We hadn’t planned to stay long in Madison, just a stop to mount the new tires and we’d be off to Chicago. I’d seen it pop up in lists of cities for artists but I didn’t know much about it. The other towns we’d stopped at in Wisconsin were fairly conservative and sleepy. And if we hadn’t ended up stuck for a bit I may have missed all the great things this city has to offer.
We originally stayed at a hotel north of the city, expecting to stay only the weekend waiting for the mechanic to open. But when recommended to change the tie rods, ball joints, and shocks with a two week parts estimate, we found a homey bed and breakfast downtown right at the edge of Lake Mendota to unwind and have walking access to the city. It turned out to be a welcome rest and a good time to strategize about what to do next.
Madison is a college town with much of the southern portion of the city populated by campuses. The young vibe is pervasive with an active political climate and lots of bars and coffee shops. The city has invested in its citizens with bike paths, parks, and public art and there’s a decent feeling of community. There is a clear and active bike culture and lots of people walking and jogging through town. We arrived at an interesting time as school was set to open and allow students on campus, though clearly a much smaller crowd than usual. This may have given us a more peaceful picture of the city.
I also found the city to have a decent level of food culture with nicer restaurants clustered around the capital, wine stores, and at least two large asian markets with access to hard to find ingredients and a food court with delicious asian food. The coffee was good. And the grocery stores had a broad selection of yummy things and a certain lack of pretension that had no trouble selling prime rib next to jello and desert fluff. Plus a nice level of affordable eats down State St. for the students and food trucks near the campus. Though it’s hard to tell exactly how things normally are without the pandemic.
The city also had a very west coast vibe with yoga studios, natural healing, healthy food, and farm to table concepts and a variety of small businesses clustered about, though in a mixed state due to COVID-19.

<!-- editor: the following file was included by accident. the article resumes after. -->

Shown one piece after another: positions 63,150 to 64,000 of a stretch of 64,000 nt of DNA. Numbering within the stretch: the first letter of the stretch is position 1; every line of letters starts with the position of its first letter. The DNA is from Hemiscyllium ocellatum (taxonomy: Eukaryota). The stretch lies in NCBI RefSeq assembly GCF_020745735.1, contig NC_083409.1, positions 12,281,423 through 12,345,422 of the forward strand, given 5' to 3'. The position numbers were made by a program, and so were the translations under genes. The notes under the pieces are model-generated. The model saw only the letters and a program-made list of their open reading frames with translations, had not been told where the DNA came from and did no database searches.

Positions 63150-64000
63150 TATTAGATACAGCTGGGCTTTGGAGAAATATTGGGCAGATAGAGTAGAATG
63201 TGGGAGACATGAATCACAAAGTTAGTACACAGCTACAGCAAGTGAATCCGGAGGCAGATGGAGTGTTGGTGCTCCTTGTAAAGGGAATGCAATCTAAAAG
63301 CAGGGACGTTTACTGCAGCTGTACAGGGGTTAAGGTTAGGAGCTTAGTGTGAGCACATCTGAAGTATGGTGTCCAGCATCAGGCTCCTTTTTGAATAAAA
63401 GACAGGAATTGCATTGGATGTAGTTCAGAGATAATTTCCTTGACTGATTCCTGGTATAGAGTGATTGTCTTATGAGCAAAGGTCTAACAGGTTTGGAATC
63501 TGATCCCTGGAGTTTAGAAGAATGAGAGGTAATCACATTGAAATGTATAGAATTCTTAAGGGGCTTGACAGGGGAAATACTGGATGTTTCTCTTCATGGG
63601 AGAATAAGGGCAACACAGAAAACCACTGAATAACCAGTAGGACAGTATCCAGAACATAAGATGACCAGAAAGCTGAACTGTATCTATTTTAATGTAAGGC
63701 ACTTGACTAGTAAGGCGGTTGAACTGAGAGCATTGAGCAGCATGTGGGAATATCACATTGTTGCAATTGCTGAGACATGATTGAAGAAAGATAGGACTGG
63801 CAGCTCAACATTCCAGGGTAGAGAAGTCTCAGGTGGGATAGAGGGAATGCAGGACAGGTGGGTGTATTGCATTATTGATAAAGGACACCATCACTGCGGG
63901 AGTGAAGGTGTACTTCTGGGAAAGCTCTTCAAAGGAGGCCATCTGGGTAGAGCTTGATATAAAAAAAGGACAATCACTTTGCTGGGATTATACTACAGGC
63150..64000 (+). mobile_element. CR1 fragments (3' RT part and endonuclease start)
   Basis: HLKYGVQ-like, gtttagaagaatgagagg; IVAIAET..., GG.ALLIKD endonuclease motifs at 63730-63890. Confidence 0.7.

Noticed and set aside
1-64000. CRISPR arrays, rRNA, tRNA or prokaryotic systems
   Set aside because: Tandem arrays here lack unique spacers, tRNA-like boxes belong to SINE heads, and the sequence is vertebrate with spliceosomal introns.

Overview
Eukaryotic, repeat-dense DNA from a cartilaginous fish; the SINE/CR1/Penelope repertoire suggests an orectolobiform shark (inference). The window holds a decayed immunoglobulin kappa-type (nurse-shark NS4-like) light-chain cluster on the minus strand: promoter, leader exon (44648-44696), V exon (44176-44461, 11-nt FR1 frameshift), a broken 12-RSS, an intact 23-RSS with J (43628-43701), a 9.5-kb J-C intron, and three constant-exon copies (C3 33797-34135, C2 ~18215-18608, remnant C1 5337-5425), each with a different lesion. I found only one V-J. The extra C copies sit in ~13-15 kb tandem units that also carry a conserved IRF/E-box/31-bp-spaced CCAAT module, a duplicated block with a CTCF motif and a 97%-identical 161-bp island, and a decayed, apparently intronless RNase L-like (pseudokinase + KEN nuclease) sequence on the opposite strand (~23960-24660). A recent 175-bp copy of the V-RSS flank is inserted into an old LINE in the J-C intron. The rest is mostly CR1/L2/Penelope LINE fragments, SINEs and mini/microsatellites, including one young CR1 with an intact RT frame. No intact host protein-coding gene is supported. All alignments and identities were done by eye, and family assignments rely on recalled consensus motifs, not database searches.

Honestly we found ourselves researching rent and house prices and thinking about jobs. But we both agreed the winters here were probably too cold for us. Generally speaking though, we really liked it.
Walking around town
The central part of Madison is built on a narrow stretch of land between two large lakes with the capital building at the center and a main road running through the middle curving around the capital. North of this area the town opens up into more sprawl and big box stores and to the south is the University. The area is fairly flat so it’s easy to walk or bike and there are several bike routes through town. Many of the restaurants are clustered around the capital square and there’s a metro-only road connecting the capital to the University, State Street, lined with coffee shops and pizza joints. Nearly all the shops on this route are boarded up from police brutality protests but each business has allowed murals to be painted on the wood panels, hundreds of them, for many blocks through the city. There’s no protests now but it’s clear there were active ones recently. Signs and banners throughout the city and on houses celebrate BLM and the George Floyd protests. The scene feels much like Seattle and Minneapolis.
Mendota Lake House
We were lucky enough to book a large room for two weeks at a comfy bed and breakfast right in the middle of town with a view of the lake. The hotel was too impersonal but we felt right at home here and could finally relax for a bit. This place is in the perfect location for exploring the city and sits in a park neighborhood next to historic houses. Plus the kitchen allowed us to cook our own meals and dine with a nice view. We loved it.